|Pagina adhuc usque elaboratur...|
Haec pagina nondum perfecta in manibus auctoris est. Quapropter rogaris ut nihil nisi minora hic mutes, maiora autem ante disputes illic.
Si vero auctor ipse per septem dies nihil mutaverit, hanc formulam delere licet.
It used to be made in Marrakesh in the house of the Prince of the Believers, Abu Yusuf al-Mansur, God have mercy upon him. Take white sugar and dissolve it and "milk" it with rosewater. Then put in almonds pounded like dough, and stir it gently until it is combined and becomes like the filling of a qahiriyya. Then take it from the fire, and when it is lukewarm, put in spikenard, cloves, a little ginger, and a small amount of mastic, after first dissolving these ground spices in rosewater in which has already been dissolved some camphor, musk and cut almonds. Beat all this and knead it until one part blends with the other, and make qursas of the size of ka'ks and farthalât and make balls in the shape of oranges and resembling apples and pears, until the sanbûsak is used up. It is delicious, and it is called sanbûsak in the East, and it is the sanbûsak of kings.
Sanbûsak of the Common People
It is made in three ways: one in which a thin flatbread is filled with crushed garlic and spices. It is folded into a triangle and fried in oil. Another is made with mixed dough beaten with pounded meat, spices and eggs. Another is made in the form of farthalât and fried and presented. Another is made with dough kneaded with clarified butter or melted fat. With it you make farthalât, and you don't fry it but leave it raw. And this is good to throw in isfîdhbâjat and stuffed things.
- Samosas ... with the pastry so light you hardly notice it, and inside curried potato with a little tamarind ... or perhaps peas would be better? Ot why not potatoes \and\ peas? If we were in Jalnabad, now, I could fill the samosas with minced lamb.
- He’s got something in a bit of white paper in one hand. He’s eating. "Look. Have some." "What’d you find to buy?" Instead of getting straight into the car, he has come round to the driver’s window, holding out the plate of his hand, very friendly. "They gave me some. Samoosas." Breaking bread together. He puts the neat, crisp, greasy triangle whole into his mouth in order not to dirty the steering-wheel while he drives. It’s not exactly the sort of thing to eat just after a late breakfast. "Thanks, no more. Very good, ay?" ... The jaw moves with the last mouthful of one little geometrical pastry parcel while the hand has already taken up the next: the appetites are there, all right ... He has crumpled the bit of paper, transparent with grease, he wipes his fingers on it as best he can, and now he winds down his window. "No. Stick it in the ashtray".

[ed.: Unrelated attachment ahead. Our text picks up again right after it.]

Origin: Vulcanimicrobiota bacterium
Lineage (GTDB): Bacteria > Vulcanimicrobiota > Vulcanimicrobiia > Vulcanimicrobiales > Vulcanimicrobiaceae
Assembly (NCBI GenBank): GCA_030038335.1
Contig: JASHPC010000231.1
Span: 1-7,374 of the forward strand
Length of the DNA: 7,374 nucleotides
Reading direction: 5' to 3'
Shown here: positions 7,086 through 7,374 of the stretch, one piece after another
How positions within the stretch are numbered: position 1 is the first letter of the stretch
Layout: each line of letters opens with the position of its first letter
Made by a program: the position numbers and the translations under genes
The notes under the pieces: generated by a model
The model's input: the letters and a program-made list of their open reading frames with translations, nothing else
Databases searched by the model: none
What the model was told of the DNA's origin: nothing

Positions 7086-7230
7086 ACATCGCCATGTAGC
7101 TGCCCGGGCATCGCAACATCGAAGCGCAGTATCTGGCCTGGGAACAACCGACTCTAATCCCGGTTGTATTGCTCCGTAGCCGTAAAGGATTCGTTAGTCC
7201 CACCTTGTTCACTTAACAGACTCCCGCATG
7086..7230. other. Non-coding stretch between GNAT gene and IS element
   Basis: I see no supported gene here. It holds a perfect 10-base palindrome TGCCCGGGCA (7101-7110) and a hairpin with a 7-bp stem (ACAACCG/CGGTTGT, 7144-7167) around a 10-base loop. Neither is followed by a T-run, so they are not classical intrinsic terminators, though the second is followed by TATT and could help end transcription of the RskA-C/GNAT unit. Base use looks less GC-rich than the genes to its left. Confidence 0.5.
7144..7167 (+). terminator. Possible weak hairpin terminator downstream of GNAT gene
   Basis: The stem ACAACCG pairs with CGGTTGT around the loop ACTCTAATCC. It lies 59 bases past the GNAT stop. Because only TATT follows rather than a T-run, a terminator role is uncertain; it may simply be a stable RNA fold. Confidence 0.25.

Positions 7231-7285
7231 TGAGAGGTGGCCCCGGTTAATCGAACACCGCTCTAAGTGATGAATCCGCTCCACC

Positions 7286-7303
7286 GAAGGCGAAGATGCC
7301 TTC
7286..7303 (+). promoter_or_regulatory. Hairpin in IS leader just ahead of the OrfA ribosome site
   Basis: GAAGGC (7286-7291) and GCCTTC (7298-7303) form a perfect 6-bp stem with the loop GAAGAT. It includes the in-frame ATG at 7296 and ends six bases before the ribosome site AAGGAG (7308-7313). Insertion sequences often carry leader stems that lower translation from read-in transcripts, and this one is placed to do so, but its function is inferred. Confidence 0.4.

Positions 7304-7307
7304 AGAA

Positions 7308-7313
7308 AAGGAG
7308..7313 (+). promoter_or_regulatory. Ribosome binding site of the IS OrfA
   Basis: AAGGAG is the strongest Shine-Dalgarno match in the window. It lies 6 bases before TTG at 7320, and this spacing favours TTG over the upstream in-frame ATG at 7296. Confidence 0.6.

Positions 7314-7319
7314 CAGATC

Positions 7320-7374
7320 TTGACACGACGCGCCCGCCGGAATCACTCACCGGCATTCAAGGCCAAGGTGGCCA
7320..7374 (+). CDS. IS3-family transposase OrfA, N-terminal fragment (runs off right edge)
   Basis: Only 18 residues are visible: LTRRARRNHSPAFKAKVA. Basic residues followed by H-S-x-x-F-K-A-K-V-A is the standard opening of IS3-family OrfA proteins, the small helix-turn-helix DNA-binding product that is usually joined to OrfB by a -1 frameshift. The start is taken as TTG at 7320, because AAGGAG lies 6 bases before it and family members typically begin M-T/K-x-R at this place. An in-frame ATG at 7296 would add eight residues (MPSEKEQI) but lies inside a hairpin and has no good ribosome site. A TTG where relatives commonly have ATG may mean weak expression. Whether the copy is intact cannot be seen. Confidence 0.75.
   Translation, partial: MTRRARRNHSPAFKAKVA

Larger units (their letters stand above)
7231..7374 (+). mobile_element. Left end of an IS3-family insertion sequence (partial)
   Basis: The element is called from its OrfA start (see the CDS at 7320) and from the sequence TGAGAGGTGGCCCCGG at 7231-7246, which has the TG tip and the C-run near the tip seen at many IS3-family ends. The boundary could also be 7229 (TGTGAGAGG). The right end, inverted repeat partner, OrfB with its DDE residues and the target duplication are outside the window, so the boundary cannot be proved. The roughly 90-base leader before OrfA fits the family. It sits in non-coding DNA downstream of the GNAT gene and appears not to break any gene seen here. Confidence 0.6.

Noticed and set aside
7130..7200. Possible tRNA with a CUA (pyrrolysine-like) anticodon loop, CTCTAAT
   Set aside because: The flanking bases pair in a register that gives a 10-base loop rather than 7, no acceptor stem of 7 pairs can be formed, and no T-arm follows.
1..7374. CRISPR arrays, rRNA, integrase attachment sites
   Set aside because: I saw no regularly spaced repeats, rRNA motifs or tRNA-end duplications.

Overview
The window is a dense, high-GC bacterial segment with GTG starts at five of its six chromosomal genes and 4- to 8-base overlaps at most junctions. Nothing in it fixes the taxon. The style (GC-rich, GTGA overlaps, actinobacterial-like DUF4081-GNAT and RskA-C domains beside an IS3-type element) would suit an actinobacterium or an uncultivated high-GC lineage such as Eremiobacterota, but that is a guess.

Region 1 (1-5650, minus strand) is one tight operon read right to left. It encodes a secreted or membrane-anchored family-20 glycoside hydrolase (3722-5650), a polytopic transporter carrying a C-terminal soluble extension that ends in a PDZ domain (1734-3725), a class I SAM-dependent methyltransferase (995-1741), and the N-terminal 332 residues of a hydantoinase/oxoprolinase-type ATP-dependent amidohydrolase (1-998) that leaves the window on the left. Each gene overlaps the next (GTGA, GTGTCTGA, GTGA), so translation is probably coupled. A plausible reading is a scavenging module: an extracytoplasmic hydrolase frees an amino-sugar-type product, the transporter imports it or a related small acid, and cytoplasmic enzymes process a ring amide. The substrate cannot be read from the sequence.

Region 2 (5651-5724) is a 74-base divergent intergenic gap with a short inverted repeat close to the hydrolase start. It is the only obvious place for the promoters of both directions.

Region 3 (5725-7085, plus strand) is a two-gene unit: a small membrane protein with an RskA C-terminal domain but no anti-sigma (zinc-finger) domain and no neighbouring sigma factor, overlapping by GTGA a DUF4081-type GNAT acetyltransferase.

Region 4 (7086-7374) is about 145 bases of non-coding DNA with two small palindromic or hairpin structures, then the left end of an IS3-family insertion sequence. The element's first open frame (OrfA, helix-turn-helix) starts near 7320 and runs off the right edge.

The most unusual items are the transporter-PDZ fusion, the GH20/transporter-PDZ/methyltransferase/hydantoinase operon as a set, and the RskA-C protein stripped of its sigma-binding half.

Notae[recensere | fontem recensere]
Bibliographia[recensere | fontem recensere]
- Etymologia et historica
- Anna Martellotti, Il Liber de ferculis di Giambonino da Cremona (Fasano: Schena, 2001) pp. 87, 101, 218-219, 290, 320-321
- Anna Martellotti, "Quinquenelli zoè rafioli" om Annali della Facoltà die Lingue e Letterature Straniere dell' Università di Bari ser. III vol. 15 (2001) pp. 351-372
- Sa’adia Reza, "Food’s Holy Triangle" in Dawn (19 Ianuarii 2015)
- saec. X : Ibn Sayyār al-Warrāq, Kitāb al-ṭabīḫ (Kaj Öhrnberg, Sahban Mroueh, edd., Ibn Sayyār al-Warrāq: Kitāb al-ṭabīkh [Helsingiae: Finnish Oriental Society, 1987]; Nawal Nasrallah, interpr., Annals of the Caliphs' Kitchens: Ibn Sayyār al-Warrāq's Tenth-Century Baghdadi Cookbook [Lugduni Batavorum: Brill, 2007] cap. 36, pp. 190-192 (Paginae selectae apud Google Books))
- saec. XIII : Wuṣla ilā al-ḥabīb (Maxime Rodinson, Studies in Arabic Manuscripts in Maxime Rodinson, A. J. Arberry, Charles Perry, Medieval Arab Cookery [Totnes: Prospect Books, 2001] pp. 131-148) passim, vide indicem ("sanbūsak")
- saec. XIII : Kitāb al-ṭabīḫ fī'l-Maǧrīb wa'l-Andalūs (A. Huici Miranda, ed., La cocina Hispano-Magrebi en la España almohade [Matriti, 1965] f. 68v; Charles Perry, interpr., An Anonymous Andalusian Cookbook of the 13th Century Textus) ("sanbûsak")
- saec. XIII/XIV : Kitāb waṣf al-ʿaṭima al-muʿtada (Charles Perry, "The Description of Familiar Foods" in Maxime Rodinson, A. J. Arberry, Charles Perry, Medieval Arab Cookery [Totnes: Prospect Books, 2001]) p. 382 et alibi, vide indicem ("sanbūsaq")
- saec. XIII exeunte : Iamboninus Cremonensis, Liber de ferculis et condimentis no. 55 (Anna Martellotti, Il Liber de ferculis di Giambonino da Cremona [Fasano: Schena, 2001] pp. 218-219)
- saec. XIV : Kanz al-fawāʾid fī tanwīʿ al-mawāʾid (Manuela Marin, David Waines, edd. [Stutgardiae: Steiner, 1993]; Nawal Nasrallah, interpr., Treasure Trove of Benefits and Variety at the Table [Lugduni Batavorum: Brill, 2018] pp. 142-143, 149)
- 1330 : Hu Si-hui, Principia propria ad mensam Imperatoris (Paul D. Buell, Eugene N. Anderson, edd. et interprr., A Soup for the Qan: Chinese dietary medicine of the Mongol era as seen in Hu Szu-hui's Yin-shan cheng-yao [Londinii: Kegan Paul, 2000] no. 10, p. 282)
- c. 1500 : Nimmatnama-i-Nasiruddin-Shahi [en] (Norah M. Titley, ed. et interpr., The Ni'matnama Manuscript of the Sultans of Mandu: The Sultan's Book of Delights [Londinii: Routledge, 2004] pp. 3-4, 19, 76-77, 90, 107)
- 1980 : Meera Taneja, Indian Regional Cookery (Londinii: Mills and Boon) pp. 18-19 ("aaloo samosa, pastries filled with spicy potato")
- Aliae encyclopaediae
- "Samosa" in Alan Davidson, The Oxford Companion to Food (Oxoniae: Oxford University Press, 1999. ISBN 0-19-211579-0) p. 690; Tom Jaine, ed., 2a ed. 2006; 3a ed. 2014